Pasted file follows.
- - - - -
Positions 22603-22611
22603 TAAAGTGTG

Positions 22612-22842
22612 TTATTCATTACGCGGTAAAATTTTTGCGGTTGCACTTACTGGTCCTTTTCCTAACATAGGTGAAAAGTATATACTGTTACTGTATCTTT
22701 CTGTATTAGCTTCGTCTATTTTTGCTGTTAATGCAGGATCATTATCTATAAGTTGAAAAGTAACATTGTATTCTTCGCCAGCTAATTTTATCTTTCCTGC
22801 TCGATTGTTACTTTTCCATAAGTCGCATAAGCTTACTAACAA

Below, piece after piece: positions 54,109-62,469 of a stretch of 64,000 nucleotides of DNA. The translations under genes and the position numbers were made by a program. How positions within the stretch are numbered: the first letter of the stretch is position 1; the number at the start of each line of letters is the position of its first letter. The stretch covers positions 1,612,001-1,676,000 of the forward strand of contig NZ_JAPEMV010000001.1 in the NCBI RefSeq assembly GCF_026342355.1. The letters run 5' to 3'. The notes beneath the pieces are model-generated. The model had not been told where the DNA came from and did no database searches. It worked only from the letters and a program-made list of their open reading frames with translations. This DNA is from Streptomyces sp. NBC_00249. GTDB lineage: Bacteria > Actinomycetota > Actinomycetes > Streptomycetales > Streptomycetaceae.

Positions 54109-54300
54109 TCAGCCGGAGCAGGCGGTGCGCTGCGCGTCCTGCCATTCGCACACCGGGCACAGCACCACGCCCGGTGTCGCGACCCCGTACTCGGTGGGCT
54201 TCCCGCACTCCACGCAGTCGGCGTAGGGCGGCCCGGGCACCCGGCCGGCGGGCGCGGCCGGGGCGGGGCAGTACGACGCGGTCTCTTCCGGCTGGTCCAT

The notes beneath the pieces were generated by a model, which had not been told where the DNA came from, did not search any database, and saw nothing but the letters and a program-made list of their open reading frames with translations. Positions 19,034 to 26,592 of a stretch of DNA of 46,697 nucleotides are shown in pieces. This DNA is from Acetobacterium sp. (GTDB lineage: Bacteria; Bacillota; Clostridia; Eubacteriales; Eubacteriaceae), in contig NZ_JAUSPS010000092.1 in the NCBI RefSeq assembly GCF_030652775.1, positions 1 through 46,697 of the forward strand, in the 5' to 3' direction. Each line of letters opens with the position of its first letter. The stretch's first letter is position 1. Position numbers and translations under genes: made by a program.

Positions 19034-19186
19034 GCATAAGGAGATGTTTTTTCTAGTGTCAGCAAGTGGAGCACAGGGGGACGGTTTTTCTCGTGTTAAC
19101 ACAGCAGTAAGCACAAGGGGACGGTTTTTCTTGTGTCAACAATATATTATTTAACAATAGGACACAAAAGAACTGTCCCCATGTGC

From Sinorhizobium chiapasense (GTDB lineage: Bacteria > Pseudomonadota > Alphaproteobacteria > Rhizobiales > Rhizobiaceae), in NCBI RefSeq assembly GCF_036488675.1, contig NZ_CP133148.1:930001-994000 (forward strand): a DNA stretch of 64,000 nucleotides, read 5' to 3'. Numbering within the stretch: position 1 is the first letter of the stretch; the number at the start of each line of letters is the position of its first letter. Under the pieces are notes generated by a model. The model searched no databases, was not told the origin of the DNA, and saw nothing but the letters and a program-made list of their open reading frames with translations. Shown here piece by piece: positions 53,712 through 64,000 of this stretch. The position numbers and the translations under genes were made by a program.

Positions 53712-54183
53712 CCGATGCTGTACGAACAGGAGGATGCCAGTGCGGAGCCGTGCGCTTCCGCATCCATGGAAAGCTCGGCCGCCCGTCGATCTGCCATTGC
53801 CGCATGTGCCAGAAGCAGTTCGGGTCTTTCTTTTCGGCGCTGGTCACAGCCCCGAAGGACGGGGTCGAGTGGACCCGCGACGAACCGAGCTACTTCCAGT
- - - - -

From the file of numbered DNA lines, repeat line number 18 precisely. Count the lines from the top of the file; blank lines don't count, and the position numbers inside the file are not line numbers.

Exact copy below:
53801 CGCATGTGCCAGAAGCAGTTCGGGTCTTTCTTTTCGGCGCTGGTCACAGCCCCGAAGGACGGGGTCGAGTGGACCCGCGACGAACCGAGCTACTTCCAGT